How, then, can I answer the burning questions without a belief in God? Some believe in Love. My Universalist predecessors preached that God is Love, and that works for many people. And while I often find fault with the texts attributed to the Apostle Paul, I agree with his assertion to the Corinthians that Love is patient and kind; Love is not arrogant or resentful; Love bears all things, believes all things, hopes all things, and endures all things.
Faith sometimes offers a wonderful power in our lives and can serve as a force for great good. But faith can also twist our perceptions and close our minds to the search for truth and meaning. So, when it comes to issues such as same-sex marriage and equality for LGBT individuals, I ache when I hear people profess their Christian faith to damn others, to sit in judgment on others, and to call down the wrath of the God they worship on others. And it pains me just as greatly when religious people stand mute while these voices of intolerance dominate the public conversation. There is no factual basis to believe that homosexuality is a “choice.” None. Therefore, if one claims the belief that we are made in the image of God, then our sexual orientation and gender identity is part of the grace bestowed by a loving deity who merely wants us to share that Love. We should practice ours faith to honor that gift and to respect its source. But Love is greater than faith. And the sharing of Love trumps any ritualistic practice or dogmatic adherence to sacred texts.
Relying on ancient passages written in another time and place, in a context wildly different than those we live in today ignores our most spectacular gifts as humans. If we are indeed children of a god, then that god bestowed upon us minds, emotions, and the capacity for discernment that raises us above the instincts of mere beasts. An active and engaged spiritual life uses our powers of reason, evaluates our life experiences, and amasses our collective powers of wisdom to determine what is moral. The spiritual life demands only that we understand and love each other. We are no longer children that need to view God as a schoolmaster beating unruly pupils, or an overseer whipping mindless drones. God is Love. It really is just that simple. And that choice lies in our hands.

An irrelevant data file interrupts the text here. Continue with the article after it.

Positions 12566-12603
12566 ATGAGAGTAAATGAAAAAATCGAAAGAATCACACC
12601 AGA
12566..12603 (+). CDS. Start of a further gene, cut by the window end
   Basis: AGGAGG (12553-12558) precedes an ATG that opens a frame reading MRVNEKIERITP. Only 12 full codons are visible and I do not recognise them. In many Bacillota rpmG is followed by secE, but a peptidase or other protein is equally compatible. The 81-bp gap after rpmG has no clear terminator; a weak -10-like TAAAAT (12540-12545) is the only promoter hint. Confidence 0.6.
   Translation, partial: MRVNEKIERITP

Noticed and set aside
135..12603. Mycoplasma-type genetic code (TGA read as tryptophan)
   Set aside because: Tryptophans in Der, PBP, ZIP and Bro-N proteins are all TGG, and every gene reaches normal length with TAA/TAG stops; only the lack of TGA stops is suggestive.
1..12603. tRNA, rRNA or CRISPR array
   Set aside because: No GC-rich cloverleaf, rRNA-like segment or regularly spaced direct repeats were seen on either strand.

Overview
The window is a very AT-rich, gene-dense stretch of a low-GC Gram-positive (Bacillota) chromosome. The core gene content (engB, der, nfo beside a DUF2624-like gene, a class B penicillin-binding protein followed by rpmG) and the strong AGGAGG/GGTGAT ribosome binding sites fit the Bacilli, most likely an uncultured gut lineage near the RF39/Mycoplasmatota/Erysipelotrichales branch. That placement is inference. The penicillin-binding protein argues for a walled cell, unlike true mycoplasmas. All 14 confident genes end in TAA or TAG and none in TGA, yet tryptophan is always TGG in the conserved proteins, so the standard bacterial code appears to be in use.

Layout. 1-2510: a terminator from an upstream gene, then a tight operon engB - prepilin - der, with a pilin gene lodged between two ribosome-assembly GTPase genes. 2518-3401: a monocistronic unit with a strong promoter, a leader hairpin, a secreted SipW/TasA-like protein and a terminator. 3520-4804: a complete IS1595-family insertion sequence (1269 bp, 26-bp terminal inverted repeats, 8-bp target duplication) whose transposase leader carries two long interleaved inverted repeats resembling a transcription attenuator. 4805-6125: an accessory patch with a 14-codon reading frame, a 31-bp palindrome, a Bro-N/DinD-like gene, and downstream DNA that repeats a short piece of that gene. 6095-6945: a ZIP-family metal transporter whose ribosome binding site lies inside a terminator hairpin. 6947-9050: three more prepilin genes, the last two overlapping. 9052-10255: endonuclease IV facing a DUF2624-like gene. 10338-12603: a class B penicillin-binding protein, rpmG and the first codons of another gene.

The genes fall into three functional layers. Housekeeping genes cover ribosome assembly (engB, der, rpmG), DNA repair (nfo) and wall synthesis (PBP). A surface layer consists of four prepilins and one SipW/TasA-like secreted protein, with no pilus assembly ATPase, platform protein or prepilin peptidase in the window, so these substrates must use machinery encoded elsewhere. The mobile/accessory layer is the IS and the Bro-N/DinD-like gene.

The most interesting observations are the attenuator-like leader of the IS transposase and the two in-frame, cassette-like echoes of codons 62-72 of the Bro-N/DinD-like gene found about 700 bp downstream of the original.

And what does loving mean today? It means that we keep our beautiful and treasured traditions of spiritual practice but discard those outdated and meaningless rules that serve only to separate us. It means that we celebrate the marriage of loving people committing their lives to each other, whether they are a man and a woman, two men, or two women. It means that we say “Not One More” meaningless and stupid waste of precious life defending our obscene worship of guns. It means telling all women that they are beautiful just as they are, and telling all men that expressing kindness and gentleness does not show weakness. It means sharing the bounty in our lives with those less fortunate by paying living wages and fighting the root causes of poverty. It means providing every person with equal access to physical and mental health resources and freeing them from the crippling burdens of disease and affliction.
We live in a region of great wealth, knowledge, and potential. We can become a model of modern living by pioneering prosperity for every person. We merely need to heed the call to seek our own truths, to enable the search for truth by others, and then to come together in Beloved Community. It is possible and we have the power to do it.